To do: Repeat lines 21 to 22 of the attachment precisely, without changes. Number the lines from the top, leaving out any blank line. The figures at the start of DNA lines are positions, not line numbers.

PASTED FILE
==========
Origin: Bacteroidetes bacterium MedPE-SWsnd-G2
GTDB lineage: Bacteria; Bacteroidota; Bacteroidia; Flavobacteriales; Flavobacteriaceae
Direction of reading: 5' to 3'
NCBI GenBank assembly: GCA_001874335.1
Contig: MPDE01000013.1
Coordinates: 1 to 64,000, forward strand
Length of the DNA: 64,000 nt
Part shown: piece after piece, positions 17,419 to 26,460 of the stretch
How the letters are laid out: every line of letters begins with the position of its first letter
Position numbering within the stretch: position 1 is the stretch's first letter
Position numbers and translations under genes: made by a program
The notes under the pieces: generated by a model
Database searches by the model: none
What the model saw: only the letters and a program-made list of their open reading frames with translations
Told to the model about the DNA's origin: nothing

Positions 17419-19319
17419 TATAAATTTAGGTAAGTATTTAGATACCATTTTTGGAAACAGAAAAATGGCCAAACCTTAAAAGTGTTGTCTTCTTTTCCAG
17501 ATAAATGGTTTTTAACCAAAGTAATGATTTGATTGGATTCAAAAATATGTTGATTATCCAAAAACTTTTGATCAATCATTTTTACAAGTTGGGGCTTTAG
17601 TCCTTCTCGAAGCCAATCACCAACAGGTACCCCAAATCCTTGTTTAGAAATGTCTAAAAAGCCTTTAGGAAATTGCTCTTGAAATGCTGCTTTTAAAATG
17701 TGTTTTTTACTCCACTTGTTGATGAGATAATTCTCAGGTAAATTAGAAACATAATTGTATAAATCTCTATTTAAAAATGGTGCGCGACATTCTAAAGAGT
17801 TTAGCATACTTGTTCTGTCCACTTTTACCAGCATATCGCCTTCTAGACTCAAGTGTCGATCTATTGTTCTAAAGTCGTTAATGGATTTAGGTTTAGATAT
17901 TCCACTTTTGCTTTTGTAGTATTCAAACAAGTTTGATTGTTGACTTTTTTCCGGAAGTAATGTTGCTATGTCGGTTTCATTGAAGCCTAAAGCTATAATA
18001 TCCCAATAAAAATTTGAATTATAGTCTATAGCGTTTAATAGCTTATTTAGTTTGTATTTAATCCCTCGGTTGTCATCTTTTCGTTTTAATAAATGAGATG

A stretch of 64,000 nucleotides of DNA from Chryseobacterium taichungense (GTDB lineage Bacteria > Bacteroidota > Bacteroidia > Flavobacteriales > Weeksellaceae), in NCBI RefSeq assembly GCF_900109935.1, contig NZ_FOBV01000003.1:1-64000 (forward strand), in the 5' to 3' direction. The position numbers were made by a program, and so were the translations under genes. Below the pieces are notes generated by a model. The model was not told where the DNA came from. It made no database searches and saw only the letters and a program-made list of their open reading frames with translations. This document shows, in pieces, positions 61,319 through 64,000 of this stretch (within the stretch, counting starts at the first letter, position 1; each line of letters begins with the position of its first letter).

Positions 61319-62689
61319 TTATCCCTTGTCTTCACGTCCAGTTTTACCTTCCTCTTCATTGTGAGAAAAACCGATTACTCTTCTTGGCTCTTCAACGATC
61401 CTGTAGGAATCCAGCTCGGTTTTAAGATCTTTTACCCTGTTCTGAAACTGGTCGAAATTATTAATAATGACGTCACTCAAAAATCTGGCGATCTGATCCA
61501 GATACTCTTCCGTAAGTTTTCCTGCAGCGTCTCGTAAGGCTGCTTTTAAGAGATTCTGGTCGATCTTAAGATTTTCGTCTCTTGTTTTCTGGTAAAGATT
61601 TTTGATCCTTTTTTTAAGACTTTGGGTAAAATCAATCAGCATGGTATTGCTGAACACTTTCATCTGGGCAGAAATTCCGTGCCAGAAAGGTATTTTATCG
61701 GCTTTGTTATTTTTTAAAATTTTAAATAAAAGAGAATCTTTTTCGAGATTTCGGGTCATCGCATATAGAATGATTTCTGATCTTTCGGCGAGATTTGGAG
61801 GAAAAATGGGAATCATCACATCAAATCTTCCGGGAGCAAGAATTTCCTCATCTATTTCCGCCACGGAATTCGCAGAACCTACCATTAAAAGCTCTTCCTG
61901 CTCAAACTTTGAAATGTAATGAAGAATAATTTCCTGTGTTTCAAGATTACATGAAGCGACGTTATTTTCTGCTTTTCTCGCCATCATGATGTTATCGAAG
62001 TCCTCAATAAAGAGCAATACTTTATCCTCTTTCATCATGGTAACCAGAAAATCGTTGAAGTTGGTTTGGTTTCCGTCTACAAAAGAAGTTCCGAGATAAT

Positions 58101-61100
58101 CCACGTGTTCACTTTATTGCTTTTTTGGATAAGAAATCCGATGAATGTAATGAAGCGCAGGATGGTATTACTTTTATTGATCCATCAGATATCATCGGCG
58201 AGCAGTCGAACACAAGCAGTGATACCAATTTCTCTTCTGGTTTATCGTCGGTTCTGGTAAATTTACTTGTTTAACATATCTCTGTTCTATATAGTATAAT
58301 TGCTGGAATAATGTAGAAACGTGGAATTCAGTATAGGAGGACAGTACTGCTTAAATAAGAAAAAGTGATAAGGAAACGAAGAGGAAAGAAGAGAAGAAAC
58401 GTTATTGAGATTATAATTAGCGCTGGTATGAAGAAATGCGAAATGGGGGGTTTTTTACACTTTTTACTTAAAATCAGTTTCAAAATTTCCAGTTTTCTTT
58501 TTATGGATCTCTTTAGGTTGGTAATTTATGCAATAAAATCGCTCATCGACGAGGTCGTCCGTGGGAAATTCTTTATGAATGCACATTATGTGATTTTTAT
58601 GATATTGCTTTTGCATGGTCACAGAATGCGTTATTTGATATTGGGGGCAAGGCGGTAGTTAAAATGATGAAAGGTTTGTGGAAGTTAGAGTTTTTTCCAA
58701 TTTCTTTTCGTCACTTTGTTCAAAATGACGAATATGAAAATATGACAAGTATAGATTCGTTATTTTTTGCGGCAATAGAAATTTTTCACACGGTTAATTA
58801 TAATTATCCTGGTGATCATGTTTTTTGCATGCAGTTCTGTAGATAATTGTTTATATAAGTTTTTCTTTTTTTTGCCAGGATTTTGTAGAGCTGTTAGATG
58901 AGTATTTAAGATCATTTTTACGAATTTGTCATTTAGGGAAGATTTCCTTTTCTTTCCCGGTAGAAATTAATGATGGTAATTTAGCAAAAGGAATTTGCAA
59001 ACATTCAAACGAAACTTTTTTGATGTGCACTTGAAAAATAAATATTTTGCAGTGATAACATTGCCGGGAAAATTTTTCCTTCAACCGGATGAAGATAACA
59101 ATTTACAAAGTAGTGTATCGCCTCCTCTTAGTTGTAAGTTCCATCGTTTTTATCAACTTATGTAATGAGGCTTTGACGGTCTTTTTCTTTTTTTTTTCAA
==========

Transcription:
17801 TTAGCATACTTGTTCTGTCCACTTTTACCAGCATATCGCCTTCTAGACTCAAGTGTCGATCTATTGTTCTAAAGTCGTTAATGGATTTAGGTTTAGATAT
17901 TCCACTTTTGCTTTTGTAGTATTCAAACAAGTTTGATTGTTGACTTTTTTCCGGAAGTAATGTTGCTATGTCGGTTTCATTGAAGCCTAAAGCTATAATA